On 7 April 2016, the Higher Regional Court of Celle held that resale price maintenance in the framework of a promotion offered to pharmacies for the sale of a dietary product did not constitute an appreciable restriction of competition and therefore did not infringe competition law.

In 2014, under the terms of a promotional offer, the defendant, a manufacturer of the diet product A-Vitalkost, offered pharmacies a 30% discount on a one-off direct order of 12 to 90 cans of the product. This offer was conditional on the pharmacy displaying at least three cans of the product on a shelf or display provided by the defendant, and on the pharmacy respecting a minimum retail price of € 15.95. The claimant, an association for the prevention of unfair competition, sought an injunction against the defendant for resale price maintenance.

The Court held that the setting of a minimum price for the products in the promotional offer constituted a restriction of competition under Article101TFEU and under the equivalent provision of German competition law. It added that price fixing is a hardcore restriction, which can generally be regarded as a restriction of competition without the need to assess its actual effects on competition. However, the Court ultimately concluded that the specific offer in question did not amount to an infringement of Article 101 TFEU or of the equivalent provision of German competition law because the effect of the restriction on competition was not appreciable. In reaching this conclusion, the Court noted that (i) the promotional offer was limited in time and applied only to a one-off sale of 12 to 90 cans of the product, (ii) the pharmacies were free to choose whether or not to participate in the promotional offer, and (iii) the market for dietary products sold by pharmacies is very large and, therefore, the economic impact of the restriction on pharmacies and consumers was very small.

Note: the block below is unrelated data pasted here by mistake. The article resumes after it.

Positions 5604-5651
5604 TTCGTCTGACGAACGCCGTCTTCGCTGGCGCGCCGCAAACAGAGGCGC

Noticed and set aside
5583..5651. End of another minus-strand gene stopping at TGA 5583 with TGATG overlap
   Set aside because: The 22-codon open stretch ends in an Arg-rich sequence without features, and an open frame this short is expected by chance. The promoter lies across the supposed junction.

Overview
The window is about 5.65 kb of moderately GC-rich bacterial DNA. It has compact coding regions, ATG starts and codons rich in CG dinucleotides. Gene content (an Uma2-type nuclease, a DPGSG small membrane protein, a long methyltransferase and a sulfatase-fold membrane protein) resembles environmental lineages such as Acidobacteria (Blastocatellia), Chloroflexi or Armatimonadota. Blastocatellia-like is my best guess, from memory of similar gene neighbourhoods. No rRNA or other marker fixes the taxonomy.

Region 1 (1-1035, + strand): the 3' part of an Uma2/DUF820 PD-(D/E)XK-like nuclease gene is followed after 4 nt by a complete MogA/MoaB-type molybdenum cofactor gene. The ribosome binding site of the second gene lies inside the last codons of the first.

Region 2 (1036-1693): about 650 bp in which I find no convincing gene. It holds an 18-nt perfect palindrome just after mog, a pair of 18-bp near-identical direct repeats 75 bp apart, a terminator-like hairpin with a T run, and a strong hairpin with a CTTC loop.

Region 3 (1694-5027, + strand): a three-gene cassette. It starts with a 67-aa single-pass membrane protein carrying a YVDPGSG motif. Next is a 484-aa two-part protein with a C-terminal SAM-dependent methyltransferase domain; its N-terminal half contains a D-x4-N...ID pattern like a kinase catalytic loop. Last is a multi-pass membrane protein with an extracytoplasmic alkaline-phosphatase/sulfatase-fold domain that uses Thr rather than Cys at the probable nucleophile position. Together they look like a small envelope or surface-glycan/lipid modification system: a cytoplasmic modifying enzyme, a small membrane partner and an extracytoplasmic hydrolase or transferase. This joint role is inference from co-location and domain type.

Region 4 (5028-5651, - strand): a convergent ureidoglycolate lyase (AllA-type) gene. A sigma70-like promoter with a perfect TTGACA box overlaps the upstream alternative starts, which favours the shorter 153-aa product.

The Court stated that, in order to determine whether a restriction of competition is appreciable, one must take into account all relevant considerations, including quantitative factors (for example, market shares), qualitative factors (for example, the gravity of the restriction) and other relevant circumstances in the market. The Court rejected the claimant's argument, which was based on the Expedia ruling of the European Court of Justice ("ECJ"), that appreciability can be presumed in case of a restriction by object. Although the Court acknowledged that a hardcore restriction under Article101TFEU is likely to be a restriction of competition by object, it held that even a restriction by object cannot always be presumed to constitute an appreciable restriction that infringes Article 101 TFEU.

An appeal against this judgment of the Higher Regional Court of Celle has been lodged to the German Federal Court of Justice. The German Federal Court of Justice may thus need to rule on the contentious issue of whether or not, in light of the Expedia ruling of the ECJ, a restriction by object (assuming the pricing restriction at issue is considered to qualify as such) always amounts to an appreciable restriction of competition under Article 101 TFEU.

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